Examining the Importance of Work Experience for Students
Newly graduated students often bemoan a Catch-22 situation when they are searching for their first job. It’s very rare for a potential employer not to require a certain amount of experience for a position, but how are students supposed to gather that experience if they have been in school?
The answer, of course, is work experience in the form of internships and externships.
The importance of such opportunities has filtered down to the high school level for both college-bound students and those who will be directly entering the workforce after graduation—especially those participating in a career and technical education (CTE) program. Understanding work experience can be the difference in success for a student.
Internships vs. externships
Internships and externships provide two different experiences for the student.
An internship tends to be a long-term position lasting months at a time. Interns will have responsibilities and expectations in the workplace at the discretion of the employer, ranging from menial tasks to opportunities to add real value to a project. Because of this, some internships come with a small wage, reimbursement for travel, or another form of compensation. With outstanding performance, it is not uncommon for interns to be offered employment at the end of their term.
Externships are shorter, usually measured in weeks. Some are even designed to take place during spring or winter break. Externships are primarily a job-shadowing experience, and very little, if any, performance is expected. Because of this, externships tend to be unpaid. For students unsure of what they want to do after graduation, externships provide a great way to really see what a job is like.
How to find an opportunity
For both internships and externships, a good first step is to generate a resume. With enough information, a student can even create a profile on the professional network site, LinkedIn. On both resumes and online professional network profiles, focus on listing skills that are transferable to the workplace.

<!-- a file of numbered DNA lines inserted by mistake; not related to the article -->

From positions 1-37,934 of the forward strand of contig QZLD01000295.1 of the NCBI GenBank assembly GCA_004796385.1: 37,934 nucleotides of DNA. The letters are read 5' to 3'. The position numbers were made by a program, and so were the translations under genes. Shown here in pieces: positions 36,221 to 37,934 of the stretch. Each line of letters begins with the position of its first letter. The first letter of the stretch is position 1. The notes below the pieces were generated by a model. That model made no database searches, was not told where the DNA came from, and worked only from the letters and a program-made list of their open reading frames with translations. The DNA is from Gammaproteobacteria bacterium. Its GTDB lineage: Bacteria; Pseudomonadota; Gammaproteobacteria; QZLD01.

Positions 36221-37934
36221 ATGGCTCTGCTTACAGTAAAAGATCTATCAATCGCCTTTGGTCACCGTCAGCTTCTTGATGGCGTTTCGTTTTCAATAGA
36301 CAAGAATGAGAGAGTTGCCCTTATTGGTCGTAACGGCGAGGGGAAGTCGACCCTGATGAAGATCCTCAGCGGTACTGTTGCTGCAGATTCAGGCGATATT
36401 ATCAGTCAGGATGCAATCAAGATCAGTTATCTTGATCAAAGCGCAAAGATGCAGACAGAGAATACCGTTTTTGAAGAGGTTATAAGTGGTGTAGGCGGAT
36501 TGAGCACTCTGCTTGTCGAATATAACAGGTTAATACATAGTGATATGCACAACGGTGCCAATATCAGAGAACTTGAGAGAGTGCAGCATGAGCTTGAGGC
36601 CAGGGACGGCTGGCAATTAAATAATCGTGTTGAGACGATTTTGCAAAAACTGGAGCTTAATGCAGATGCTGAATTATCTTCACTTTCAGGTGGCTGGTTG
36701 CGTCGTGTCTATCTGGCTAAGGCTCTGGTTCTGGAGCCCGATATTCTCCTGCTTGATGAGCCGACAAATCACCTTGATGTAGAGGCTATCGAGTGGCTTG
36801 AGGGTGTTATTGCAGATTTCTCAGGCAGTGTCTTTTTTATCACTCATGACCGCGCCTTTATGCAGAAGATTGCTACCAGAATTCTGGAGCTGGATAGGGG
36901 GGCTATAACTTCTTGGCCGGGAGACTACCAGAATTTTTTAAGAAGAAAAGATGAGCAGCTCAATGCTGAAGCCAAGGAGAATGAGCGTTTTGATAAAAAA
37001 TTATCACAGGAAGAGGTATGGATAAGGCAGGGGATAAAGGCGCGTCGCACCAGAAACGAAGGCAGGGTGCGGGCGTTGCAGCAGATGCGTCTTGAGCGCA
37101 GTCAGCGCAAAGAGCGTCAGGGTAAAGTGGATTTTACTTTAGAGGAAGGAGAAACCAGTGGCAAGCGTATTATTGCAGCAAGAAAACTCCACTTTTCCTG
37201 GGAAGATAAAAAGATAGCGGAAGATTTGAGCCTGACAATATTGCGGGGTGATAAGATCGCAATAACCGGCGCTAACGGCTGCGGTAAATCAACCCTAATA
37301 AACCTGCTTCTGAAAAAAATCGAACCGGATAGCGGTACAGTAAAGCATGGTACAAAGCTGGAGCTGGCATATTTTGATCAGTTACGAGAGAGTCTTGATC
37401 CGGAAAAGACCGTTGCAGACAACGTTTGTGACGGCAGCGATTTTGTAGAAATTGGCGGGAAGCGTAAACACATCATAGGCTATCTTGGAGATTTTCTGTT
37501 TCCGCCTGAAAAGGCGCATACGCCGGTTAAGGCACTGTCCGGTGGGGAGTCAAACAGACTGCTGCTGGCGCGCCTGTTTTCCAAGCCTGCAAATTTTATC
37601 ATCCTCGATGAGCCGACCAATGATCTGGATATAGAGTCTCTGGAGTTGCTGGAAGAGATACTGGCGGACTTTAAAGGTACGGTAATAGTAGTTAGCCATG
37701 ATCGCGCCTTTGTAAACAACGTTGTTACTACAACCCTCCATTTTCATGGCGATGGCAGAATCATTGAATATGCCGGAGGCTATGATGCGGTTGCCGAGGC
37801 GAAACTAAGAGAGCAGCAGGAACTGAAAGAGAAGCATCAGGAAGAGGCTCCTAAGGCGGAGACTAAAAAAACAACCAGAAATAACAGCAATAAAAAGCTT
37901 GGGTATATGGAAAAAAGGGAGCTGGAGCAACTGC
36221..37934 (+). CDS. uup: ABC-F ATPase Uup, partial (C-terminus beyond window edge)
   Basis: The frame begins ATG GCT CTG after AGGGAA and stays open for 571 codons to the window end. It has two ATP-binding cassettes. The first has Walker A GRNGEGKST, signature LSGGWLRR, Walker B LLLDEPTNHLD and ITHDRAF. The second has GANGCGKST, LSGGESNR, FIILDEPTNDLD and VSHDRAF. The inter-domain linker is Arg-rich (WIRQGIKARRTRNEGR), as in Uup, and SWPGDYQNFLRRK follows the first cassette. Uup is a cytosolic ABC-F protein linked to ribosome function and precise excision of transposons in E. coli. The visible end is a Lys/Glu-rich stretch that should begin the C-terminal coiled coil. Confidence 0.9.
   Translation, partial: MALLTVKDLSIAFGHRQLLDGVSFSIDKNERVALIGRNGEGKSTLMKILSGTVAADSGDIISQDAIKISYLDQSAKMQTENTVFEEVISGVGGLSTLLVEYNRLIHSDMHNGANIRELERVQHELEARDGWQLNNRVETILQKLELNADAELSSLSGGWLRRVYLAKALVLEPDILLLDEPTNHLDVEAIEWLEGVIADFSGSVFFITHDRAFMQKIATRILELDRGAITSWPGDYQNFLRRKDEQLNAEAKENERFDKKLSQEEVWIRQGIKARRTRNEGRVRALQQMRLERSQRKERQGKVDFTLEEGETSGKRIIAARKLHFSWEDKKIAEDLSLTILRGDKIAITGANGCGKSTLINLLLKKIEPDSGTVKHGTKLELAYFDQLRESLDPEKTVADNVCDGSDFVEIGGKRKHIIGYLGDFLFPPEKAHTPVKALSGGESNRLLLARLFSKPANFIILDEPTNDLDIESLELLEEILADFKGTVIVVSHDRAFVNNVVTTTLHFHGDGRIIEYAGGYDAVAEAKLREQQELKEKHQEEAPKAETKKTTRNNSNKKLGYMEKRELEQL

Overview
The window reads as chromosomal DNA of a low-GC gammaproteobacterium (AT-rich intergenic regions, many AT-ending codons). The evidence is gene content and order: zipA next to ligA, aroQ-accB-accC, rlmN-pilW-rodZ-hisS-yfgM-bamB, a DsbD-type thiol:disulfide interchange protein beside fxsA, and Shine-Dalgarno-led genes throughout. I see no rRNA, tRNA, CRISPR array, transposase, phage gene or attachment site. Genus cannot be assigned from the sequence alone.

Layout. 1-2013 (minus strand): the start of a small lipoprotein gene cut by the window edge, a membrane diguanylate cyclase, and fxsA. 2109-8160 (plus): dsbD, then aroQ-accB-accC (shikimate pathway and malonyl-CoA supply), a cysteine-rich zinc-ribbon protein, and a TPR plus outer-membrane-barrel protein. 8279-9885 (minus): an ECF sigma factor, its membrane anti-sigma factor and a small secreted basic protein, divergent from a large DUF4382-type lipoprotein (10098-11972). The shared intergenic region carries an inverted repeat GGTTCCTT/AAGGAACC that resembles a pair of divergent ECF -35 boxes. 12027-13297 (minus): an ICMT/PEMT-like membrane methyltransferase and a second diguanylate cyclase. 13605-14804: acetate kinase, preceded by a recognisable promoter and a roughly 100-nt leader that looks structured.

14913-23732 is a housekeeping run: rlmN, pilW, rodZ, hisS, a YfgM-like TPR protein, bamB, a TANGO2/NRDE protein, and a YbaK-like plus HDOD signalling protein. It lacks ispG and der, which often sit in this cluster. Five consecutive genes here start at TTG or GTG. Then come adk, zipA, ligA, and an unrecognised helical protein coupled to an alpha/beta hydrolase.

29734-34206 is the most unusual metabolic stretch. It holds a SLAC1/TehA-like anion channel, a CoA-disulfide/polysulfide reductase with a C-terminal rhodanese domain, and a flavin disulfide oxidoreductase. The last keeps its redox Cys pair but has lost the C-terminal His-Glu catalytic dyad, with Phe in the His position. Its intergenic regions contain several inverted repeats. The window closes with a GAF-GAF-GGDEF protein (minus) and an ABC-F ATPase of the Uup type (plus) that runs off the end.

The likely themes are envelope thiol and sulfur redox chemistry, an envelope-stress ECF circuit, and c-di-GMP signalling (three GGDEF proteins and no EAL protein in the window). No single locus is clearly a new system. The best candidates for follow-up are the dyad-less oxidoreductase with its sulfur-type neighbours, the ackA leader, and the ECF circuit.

The best route to gain work experience is through personal connections. Talk about career aspirations and the search for opportunities with anyone who will listen. You never know who might have a hot tip to explore and the means to get you an interview.
Also, the major job-search sites like LinkedIn and Indeed have sections for high school internships. Internships.com is a great place to search as well, especially by major/category, location, and other measures that are important to students.
How to land an opportunity
No work experience position will have as much reward as a full-time opportunity, but there are some experiences that engage, reward, and really stand out on a future resume.
As your students search for apply for these opportunities, they’ll want to put their best foot forward. Having a polished and professional-looking resume, and coming ready to answer common questions during a job interview is a great place to start. Developing a solid set of soft-skills can also equip young people with the tools and techniques that make for a less stressful, organized, and productive life, and shine in a professional setting.
Looking for more resources to help your students succeed beyond the classroom? Our CTE Planning Workbook includes a range of topics that span introductory to advanced. We will take a deep dive into the components of an evolving and improving CTE program to help hone in on a map for improvement and professional development.